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Army to pursue once-dismissed theory for Gulf War illness

graphic December 26, 1996
Web posted at: 10:00 p.m. EST

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WASHINGTON (CNN) -- The Army has agreed to examine the work of a California researcher who believes that Iraqi biological weapons are at the root of illnesses suffered by veterans of the 1991 Persian Gulf War.

The scientist claims to have successfully treated victims of the mysterious illnesses with heavy doses of antibiotics, but his research had been previously rejected by the Department of Defense.

Researcher Garth Nicolson's theory revolves around possible exposure to a biological agent known as mycoplasma. The American Medical Association encyclopedia of medicine describes mycoplasmas as microorganisms about the size of viruses and -- like viruses -- have no cell wall.

Most types of mycoplasmas are harmless to people, although one variety called Mycoplasma Pneumoniae can cause a form of pneumonia. Antibiotics can usually treat the lung infection.

Nicolson met Monday with Maj. Gen. Leslie Burger, Rep. Norm Dicks, D-Washington, and officials from the White House, the National Institutes of Health (NIH), the Veterans' Administration, the Army and the Department of Defense.

Scientist's personal experience

Dicks told CNN that Nicolson made "a convincing case" and all parties agreed to take a closer look at his findings.

Nicolson's stepdaughter was a soldier in the Gulf War and developed symptoms after her return to the United States. The symptoms, which were then developed by Dr. Nicolson and his wife, included some of the classic Gulf War Illness ailments such as fatigue, nausea, dizziness and sore joints, Dicks said.

With the personal well-being of himself and his family at stake, Nicolson, who is a microbiologist, set out to discover the cause, and look for a cure.

He says that he has identified mycoplasma in "nearly 50 percent of the veterans" he has looked at, and claims that "a number" of patients have responded very well to large doses of antibiotics, said Dicks.

Dicks said that it is important for the government researchers to look at outside studies if they want to get to the bottom of the mystery.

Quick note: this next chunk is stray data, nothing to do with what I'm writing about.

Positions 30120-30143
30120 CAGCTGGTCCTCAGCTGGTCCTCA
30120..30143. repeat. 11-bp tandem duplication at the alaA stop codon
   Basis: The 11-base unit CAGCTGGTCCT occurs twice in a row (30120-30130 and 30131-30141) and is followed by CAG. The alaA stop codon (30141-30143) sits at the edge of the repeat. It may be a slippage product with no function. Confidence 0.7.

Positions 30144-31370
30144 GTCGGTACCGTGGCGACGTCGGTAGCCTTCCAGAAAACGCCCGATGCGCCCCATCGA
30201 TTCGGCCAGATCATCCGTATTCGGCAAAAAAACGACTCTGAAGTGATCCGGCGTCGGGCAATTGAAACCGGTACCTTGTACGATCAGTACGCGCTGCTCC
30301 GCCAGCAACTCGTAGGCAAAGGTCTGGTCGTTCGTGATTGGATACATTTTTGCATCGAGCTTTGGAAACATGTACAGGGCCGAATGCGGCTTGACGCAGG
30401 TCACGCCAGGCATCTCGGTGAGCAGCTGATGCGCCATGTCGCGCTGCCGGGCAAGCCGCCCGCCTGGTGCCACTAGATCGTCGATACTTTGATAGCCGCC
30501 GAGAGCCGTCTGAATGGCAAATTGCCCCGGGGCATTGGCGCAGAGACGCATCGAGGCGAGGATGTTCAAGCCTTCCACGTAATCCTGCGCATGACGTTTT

"I don't know why the bureaucracy thinks they have all the answers," Dicks said. "We haven't done enough" to find the cause of these illnesses. "The government looks like it's been dragging its feet," he said.

Dicks said the military has "very limited capability to detect biological weapons" and the equipment used in the Gulf was "very primitive." He said that government researchers have agreed to conduct "a protocol" on Nicolson's study beginning next month.

Nicolson had submitted his research to the Defense Department once before, but it was rejected due to methodology that the Pentagon found to be faulty, a spokesman said. Nicolson's appeal of that decision to members of Congress led to Monday's meeting.

More than 70 studies under way

Walter Reed Medical Center spokesman Ben Smith told CNN that it is committed to look at Nicolson's work, but said that further investigation "is still in a very exploratory stage".

Smith also said that at least one of the more than 70 medical studies commissioned by various government departments is intended to look at mycoplasmas as a possible cause of some of the illnesses.

The possible use of biological weapons by Iraq has been suggested as a potential cause for the elusive illnesses in the past, but the Pentagon has claimed that it has "no evidence" that such weapons were used against U.S. troops during the war there.

Other suggested causes include chemical weapons exposure, toxins from oil-well fires set by Iraq, microorganisms from insect bites, exposure to depleted uranium ammunition and a toxic combination of vaccines and other shots given to the nearly 700,000 Allied troops that deployed to the Persian Gulf.


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